forming in the intestine walls and the allowing of the contents of the intestine to spill
into the abdomen, causing severe abdominal pain and infection.
• The symptoms of typhoid fever can begin to occur one to three weeks after the
person has contracted Salmonella typhi. These symptoms then usually get the
worst during the third week of symptoms and then subside. By the fourth
week, many people do not have any of the symptoms of typhoid fever.

• Typhoid fever affects about 400 people in the United States each year. Of
these 400 people, 70% of them got the Salmonella typhi while traveling
internationally. In developing nations though, 12.5 million people are affected
by this disease each year.


• Today, there are many antibiotics that are available to restrict the growth of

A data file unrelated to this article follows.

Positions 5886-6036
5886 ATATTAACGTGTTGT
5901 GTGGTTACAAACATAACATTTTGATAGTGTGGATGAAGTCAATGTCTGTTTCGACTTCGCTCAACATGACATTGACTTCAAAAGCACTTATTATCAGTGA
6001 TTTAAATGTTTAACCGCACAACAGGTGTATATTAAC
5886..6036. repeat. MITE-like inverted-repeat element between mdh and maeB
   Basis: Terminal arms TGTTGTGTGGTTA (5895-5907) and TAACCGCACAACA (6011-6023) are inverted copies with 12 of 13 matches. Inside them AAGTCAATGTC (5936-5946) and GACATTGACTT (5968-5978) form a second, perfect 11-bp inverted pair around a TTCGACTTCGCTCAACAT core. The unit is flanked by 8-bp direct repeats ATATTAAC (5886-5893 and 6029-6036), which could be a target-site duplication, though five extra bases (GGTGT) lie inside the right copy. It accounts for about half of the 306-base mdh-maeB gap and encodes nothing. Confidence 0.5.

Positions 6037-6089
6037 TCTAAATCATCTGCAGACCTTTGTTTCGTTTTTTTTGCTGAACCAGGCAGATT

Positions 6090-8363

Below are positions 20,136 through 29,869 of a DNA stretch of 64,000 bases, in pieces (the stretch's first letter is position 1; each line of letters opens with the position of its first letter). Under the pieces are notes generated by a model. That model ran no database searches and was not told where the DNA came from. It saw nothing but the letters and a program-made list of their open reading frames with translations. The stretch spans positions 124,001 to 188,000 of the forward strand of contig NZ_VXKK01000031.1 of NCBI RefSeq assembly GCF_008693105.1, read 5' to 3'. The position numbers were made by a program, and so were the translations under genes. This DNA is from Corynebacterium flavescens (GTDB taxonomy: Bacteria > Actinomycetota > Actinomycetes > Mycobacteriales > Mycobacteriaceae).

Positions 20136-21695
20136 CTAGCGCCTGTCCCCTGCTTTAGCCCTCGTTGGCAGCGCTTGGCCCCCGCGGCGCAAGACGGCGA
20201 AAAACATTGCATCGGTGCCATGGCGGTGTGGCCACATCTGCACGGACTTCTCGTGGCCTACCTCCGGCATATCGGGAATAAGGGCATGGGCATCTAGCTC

Salmonella typhi. Some of these are ampicillin, trimethoprim-
sulfamethoxazole, and ciprofloxacin. The most effective weapon against
Salmonella typhi though is good personal hygiene and public sanitation.
Nursing Care
*Monitor patient temperature degree and •Fever pattern may aids in diagnosing
patterns. underlying disease.

*Observe for shaking chills and profuse •Chills often precede during high temperature
diaphoresis. and in presence of generalized infection.

*Wash hands with anti-bacterial soap before •Reduces cross contamination and prevents
and after each care of activity and encourage the spread of infection.
proper hygiene.
•May help reduce fever. Use of ice water and
•Provide tepid sponge baths and avoid the alcohol may cause chills and can elevate
use of ice water and alcohol. temperature.
•Monitor for signs of deterioration of •May reflect inappropriate antibiotic
condition or failure to improve with therapy.

•Used to reduce fever by its central
•Administer antipyretics action
as on the hypothalamus.

•Administer antibiotics •To control the

as spread of
prescribed Infection.